On our Culture Kaleidoscope Tour ( that takes one through the various communities that made Calcutta home one of the stops in the Armenian Church on Armenian Street in Calcutta. There, stuck into the wall just at the entrance to the church one sees this "Collection Box For The Poor". The inscription on it tells that it is from 1929 and was presented to The Armenian Holy Church of Nazareth by Cecil Gregory Apcar in the loving memory of his mother Hossanah Aram Apcar who departed this life in Calcutta on the 25th March 1929.

It was truly amazing when this picture which was uploaded to Facebook prompted a friend of mine Chirodeep Chaudhuri an established photographer who has recently launched a splendid book titled "A Village in Bengal" to share this picture with Vrunda Pathare who works at Godrej and is in charge of a wonderful initiative at Godrej - Godrej Archives (more about it on there Facebook page:

Vrunda shared that they had picked up a similar safe at Chor Bazaar and they were quite surprised that another of those existed and that too in a public place like this.

The caretakers of the Church say that though they have the key to the coffer, the coffer itself cannot be opened since the lock does not work anymore. It does have some layers of paint and opening it might need some efforts. It would be awesome to see it open and functioning again! Maybe something Godrej can help with?

The following are some pictures and information about these coffers courtesy Godrej Archives.

Godrej Coffers and Cash-boxes from a catalogue of Godrej Security Products, 1940s
Priced at Rs.55 and Rs.65, the Godrej Coffer was used to store business papers or valuables when a safe was considered too expensive. The coffers were small enough to be fixed in cupboards or to counters and could even be built into a wall as in the case of the Armenian church, at an additional cost (of Rs. 3) of course

Burglar-resisting Coffers
This truly was an awesome find! Stay tuned for more of such gems hidden in the lanes and alleys of Calcutta.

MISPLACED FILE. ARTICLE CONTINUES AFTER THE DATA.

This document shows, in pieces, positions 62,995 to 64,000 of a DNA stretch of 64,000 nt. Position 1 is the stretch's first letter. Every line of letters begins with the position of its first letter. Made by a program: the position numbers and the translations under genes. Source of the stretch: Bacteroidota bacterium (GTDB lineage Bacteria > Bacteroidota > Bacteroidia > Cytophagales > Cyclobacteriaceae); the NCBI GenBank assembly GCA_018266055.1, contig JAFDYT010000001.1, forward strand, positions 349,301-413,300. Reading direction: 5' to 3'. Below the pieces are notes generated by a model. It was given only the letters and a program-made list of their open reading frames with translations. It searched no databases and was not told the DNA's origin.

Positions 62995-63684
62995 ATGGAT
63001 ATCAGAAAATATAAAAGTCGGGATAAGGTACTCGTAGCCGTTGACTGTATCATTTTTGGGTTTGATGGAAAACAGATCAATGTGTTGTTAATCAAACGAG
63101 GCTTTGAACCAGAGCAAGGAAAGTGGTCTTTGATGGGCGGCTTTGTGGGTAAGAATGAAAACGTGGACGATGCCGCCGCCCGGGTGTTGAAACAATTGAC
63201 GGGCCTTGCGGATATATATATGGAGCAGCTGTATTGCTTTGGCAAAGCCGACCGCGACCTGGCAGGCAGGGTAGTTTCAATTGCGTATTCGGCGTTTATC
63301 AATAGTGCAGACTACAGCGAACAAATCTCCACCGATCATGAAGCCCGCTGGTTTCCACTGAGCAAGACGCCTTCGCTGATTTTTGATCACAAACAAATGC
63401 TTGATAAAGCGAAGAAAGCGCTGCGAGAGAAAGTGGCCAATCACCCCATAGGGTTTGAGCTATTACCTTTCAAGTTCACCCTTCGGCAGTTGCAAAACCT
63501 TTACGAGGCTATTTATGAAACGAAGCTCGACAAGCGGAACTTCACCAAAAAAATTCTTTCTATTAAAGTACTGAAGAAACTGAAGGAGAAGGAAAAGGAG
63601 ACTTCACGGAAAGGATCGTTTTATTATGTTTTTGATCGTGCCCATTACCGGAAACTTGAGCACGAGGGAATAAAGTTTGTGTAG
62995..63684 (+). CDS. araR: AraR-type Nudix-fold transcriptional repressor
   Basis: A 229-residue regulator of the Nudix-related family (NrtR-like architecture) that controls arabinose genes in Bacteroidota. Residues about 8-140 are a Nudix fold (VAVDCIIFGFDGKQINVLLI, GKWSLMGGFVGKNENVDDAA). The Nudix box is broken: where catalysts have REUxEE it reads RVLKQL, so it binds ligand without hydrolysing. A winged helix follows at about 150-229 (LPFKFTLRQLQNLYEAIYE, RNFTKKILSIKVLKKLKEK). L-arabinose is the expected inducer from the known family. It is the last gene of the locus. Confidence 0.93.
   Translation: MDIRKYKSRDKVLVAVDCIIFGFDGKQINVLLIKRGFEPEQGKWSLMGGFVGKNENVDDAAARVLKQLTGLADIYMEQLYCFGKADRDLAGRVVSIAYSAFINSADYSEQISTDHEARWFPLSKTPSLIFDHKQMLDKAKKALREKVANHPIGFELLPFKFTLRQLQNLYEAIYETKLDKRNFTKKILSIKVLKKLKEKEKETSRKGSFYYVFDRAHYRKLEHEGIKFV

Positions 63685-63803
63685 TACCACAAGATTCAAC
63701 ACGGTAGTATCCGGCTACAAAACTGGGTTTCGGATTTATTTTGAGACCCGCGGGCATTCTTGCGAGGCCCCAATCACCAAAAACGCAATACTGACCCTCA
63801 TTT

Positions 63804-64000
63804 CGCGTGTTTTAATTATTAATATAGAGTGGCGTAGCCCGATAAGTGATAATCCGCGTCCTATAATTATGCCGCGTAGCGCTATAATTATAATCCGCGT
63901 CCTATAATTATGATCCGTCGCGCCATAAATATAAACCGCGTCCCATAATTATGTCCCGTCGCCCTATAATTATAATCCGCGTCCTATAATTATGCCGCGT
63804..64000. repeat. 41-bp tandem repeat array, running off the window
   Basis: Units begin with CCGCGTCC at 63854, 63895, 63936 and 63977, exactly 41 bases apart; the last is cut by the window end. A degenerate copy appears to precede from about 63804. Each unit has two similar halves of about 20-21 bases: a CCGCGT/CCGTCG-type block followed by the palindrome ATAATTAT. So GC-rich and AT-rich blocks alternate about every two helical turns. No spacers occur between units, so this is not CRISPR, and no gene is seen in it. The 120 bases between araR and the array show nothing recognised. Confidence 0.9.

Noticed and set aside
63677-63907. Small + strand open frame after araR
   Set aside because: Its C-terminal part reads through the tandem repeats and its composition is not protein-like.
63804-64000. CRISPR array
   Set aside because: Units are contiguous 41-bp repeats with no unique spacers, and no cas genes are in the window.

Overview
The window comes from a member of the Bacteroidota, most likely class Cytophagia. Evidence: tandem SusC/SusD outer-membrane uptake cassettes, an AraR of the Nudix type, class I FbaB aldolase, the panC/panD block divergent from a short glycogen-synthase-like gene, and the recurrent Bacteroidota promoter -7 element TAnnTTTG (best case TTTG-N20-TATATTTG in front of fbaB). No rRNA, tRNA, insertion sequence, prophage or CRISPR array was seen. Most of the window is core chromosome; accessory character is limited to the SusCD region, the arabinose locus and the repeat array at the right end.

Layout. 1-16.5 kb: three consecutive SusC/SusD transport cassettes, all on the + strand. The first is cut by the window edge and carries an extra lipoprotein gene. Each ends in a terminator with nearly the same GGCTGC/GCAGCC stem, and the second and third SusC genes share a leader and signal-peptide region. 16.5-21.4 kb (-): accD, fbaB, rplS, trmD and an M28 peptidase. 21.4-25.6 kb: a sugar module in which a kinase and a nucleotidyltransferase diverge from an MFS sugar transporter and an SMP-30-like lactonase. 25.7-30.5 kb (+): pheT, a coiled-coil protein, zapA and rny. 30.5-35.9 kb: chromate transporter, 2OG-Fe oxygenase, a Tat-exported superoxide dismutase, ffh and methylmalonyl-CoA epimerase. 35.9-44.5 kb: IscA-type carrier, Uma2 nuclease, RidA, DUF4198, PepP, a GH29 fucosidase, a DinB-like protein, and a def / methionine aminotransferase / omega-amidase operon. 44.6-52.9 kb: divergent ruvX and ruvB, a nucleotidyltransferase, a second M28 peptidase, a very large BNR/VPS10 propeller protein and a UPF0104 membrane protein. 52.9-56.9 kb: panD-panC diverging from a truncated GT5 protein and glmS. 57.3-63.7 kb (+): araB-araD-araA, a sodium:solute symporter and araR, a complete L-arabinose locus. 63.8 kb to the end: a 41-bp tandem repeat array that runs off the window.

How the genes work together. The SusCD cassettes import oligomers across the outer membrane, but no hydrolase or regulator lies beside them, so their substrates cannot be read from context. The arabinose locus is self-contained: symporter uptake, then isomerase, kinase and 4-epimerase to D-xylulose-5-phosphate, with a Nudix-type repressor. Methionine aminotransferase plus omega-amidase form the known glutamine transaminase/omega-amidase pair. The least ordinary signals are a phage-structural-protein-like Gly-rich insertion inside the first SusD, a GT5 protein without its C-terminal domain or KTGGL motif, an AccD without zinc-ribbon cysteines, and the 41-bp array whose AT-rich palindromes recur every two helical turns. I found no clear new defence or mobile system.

Wednesday, 14 November 2012

The Telegraph, Calcutta (Kolkata) features us!

Calcutta's First Photo Tour company gets featured in today's "The Telegraph". A very heartfelt Thank You to all the well-wishers! Would not have been possible without your best wishes!

The photographs in this article are from the World Photography Day tour and the Scott Kelby Worldwide Walk.

To read the article online please click here :

For more details look up here:
Web | Facebook | Twitter | Blog | Instagram
If you have been on a tour with us, do review us on Trip Advisor by clicking here!

Saturday, 18 August 2012

Kites, Friends & Independence Day!

It was Independence Day! 15th August 2012. The country had been Independent for 65 years! It meant different things to different people.

Since my childhood, Independence Day was special in it's own ways. My earliest memories of the day meant getting a chance to hoist my very own hand-made paper flag, which used to be pasted around a stick with fevicol. Of course the process would not been complete without the preparation that went into the making of that flag the day before. It was like my little being was paying homage to something that was so important. Independence Day!

With time, the paper flag turned into a cloth one... and a little bit of more money turned into the fine silky one! THAT was special! With time I lost the motivation to hoist one on my roof... lost respect for the day? No! Not really! Lost innocence, perhaps!